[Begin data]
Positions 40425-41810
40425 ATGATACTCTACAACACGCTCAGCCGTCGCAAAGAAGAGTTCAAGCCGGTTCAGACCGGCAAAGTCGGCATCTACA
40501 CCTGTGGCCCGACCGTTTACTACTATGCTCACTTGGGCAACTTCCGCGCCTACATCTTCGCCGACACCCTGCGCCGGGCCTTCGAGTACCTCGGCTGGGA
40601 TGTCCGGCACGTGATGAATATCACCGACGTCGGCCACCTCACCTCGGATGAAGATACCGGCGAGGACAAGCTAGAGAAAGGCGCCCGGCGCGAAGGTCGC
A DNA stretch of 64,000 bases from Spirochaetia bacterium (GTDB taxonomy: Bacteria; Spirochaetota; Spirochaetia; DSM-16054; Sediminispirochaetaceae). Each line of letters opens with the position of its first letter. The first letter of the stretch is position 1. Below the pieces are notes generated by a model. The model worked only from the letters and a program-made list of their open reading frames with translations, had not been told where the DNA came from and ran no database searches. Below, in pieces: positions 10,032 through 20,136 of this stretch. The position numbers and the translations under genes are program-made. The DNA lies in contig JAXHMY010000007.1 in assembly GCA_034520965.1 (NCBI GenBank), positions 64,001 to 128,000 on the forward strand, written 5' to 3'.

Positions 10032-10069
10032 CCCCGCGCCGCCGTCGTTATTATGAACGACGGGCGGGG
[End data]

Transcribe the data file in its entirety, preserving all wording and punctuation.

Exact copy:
Positions 40425-41810
40425 ATGATACTCTACAACACGCTCAGCCGTCGCAAAGAAGAGTTCAAGCCGGTTCAGACCGGCAAAGTCGGCATCTACA
40501 CCTGTGGCCCGACCGTTTACTACTATGCTCACTTGGGCAACTTCCGCGCCTACATCTTCGCCGACACCCTGCGCCGGGCCTTCGAGTACCTCGGCTGGGA
40601 TGTCCGGCACGTGATGAATATCACCGACGTCGGCCACCTCACCTCGGATGAAGATACCGGCGAGGACAAGCTAGAGAAAGGCGCCCGGCGCGAAGGTCGC
A DNA stretch of 64,000 bases from Spirochaetia bacterium (GTDB taxonomy: Bacteria; Spirochaetota; Spirochaetia; DSM-16054; Sediminispirochaetaceae). Each line of letters opens with the position of its first letter. The first letter of the stretch is position 1. Below the pieces are notes generated by a model. The model worked only from the letters and a program-made list of their open reading frames with translations, had not been told where the DNA came from and ran no database searches. Below, in pieces: positions 10,032 through 20,136 of this stretch. The position numbers and the translations under genes are program-made. The DNA lies in contig JAXHMY010000007.1 in assembly GCA_034520965.1 (NCBI GenBank), positions 64,001 to 128,000 on the forward strand, written 5' to 3'.

Positions 10032-10069
10032 CCCCGCGCCGCCGTCGTTATTATGAACGACGGGCGGGG